Sports betting is launching today at 10 am in Massachusetts, and this is the cause for much celebration. However, the state regulator has also planned for some of the challenges that may occur along the way, such as a rise in gambling participation and because of that – the levels of problem gambling behavior.
This is why the Massachusetts Gambling Commission (MGC) has introduced the Voluntary Self-Exclusion (VSE) program designed to empower consumers who wish to stay away from gambling. The list allows people to self-exclude for a pre-determined period.
They will also have access to various resources designed to help people keep their gambling habits under control and also receive access to additional resources that are part of the program. The initiative has been welcomed by MGC Chair Cathy Judd-Stein who had this to add: "VSE programs are proven to be a successful tool for those who need a break from gambling to manage their own play."
The MGC also cited a study that outlined the rates of participation in gambling across the state, with between 13% and 20% of the adult population in the Bay State participating in some form of sports betting ahead of launch already. The same study claims that the introduction of new gambling options leads to more gambling-related harms, which the VSE will now seek to address head-on.
Judd-Stein said that the regulator is working actively in collaboration with the licensed properties to ensure that players are protected and that the VSE programs available are put in place to provide ongoing support to vulnerable individuals who are at risk of developing more serious problems.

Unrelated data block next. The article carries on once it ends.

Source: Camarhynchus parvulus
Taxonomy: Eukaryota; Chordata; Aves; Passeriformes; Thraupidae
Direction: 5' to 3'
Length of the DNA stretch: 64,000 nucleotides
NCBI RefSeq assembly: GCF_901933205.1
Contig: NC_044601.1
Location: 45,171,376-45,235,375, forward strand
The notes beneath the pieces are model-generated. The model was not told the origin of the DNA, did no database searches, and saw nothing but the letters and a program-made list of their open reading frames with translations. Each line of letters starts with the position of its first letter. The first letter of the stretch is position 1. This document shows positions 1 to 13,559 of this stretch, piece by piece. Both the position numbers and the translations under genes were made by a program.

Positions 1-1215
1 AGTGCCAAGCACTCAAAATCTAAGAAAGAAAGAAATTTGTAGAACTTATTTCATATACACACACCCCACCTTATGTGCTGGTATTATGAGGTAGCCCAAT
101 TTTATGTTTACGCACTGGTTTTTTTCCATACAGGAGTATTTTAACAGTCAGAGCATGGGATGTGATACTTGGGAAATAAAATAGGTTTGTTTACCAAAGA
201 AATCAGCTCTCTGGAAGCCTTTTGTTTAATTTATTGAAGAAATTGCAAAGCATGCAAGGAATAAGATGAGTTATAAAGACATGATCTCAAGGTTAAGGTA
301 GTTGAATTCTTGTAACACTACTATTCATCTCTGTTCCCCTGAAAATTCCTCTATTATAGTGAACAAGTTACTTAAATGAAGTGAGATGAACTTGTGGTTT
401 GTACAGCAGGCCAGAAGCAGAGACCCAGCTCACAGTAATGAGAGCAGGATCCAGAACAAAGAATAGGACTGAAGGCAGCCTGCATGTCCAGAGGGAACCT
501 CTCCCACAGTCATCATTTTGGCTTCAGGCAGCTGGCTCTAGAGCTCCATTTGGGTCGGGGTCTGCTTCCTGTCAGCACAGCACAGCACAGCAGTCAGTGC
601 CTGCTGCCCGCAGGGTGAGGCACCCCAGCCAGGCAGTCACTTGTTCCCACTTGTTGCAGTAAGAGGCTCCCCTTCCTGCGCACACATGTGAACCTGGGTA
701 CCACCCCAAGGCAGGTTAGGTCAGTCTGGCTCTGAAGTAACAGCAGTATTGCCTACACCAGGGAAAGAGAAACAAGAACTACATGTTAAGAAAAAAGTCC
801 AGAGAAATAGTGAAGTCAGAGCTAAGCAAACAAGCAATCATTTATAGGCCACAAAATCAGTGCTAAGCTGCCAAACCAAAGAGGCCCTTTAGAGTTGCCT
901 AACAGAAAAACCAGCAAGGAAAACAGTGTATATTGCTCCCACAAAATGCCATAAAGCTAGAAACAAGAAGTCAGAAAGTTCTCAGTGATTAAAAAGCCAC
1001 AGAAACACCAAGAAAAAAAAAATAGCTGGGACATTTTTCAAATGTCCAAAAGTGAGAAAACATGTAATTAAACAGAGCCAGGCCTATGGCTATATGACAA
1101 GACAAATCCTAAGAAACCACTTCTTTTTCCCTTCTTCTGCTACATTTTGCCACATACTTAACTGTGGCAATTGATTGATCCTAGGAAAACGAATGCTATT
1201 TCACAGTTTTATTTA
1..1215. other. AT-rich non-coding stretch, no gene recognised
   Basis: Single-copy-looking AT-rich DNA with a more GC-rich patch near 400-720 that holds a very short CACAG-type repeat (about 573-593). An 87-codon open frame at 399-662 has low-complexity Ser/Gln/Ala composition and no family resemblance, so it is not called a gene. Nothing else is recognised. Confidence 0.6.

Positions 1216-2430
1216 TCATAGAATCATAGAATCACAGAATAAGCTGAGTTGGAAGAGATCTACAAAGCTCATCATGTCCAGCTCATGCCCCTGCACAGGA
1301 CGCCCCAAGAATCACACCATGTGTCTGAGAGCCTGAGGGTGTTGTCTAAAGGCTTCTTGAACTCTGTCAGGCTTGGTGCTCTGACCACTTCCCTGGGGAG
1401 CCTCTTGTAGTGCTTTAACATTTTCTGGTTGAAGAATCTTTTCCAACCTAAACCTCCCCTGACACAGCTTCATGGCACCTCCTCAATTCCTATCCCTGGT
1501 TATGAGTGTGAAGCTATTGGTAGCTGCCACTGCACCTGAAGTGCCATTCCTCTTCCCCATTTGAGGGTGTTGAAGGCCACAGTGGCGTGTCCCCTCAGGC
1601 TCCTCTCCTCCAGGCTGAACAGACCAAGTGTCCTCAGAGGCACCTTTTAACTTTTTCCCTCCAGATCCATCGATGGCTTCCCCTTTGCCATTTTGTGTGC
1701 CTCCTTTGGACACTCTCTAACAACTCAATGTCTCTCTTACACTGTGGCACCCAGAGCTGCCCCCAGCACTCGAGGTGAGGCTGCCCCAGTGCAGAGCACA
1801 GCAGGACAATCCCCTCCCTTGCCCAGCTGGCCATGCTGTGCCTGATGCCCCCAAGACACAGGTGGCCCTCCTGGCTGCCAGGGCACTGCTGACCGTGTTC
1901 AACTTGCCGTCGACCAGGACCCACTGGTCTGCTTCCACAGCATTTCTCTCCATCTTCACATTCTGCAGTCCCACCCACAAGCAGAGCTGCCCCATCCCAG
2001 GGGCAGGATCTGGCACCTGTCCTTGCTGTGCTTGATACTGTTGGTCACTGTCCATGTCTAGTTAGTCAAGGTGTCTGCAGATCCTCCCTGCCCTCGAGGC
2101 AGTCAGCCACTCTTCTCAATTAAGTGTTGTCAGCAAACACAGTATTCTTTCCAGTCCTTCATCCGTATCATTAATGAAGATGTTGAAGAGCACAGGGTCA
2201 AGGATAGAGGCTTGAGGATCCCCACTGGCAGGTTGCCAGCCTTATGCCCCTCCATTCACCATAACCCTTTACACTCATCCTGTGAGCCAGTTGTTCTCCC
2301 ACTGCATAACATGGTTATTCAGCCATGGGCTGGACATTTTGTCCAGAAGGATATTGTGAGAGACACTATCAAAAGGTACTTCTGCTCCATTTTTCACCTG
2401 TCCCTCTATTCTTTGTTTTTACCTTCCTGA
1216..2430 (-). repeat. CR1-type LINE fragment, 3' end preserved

The program was similarly welcomed by Massachusetts Council on Gaming and Health CEO Marlene Warner who said that the state has acted in a timely and proactive manner, offering leadership in problem gambling and setting an example for other states to follow.
Warner further hailed the program as an evidence-based approach that is designed to help consumers on their journey to recovery and the role problem gambling has on their mental health, well-being, and finances.
MGC Director of Research and Responsible Gambling Mark Vander Linden was similarly pleased with the opportunity and said that VSE is designed to ultimately help people struggling with problem gambling. However, he also reminded me that the VSE is just a first step and that people who experience gambling-related distress would still need to seek help.
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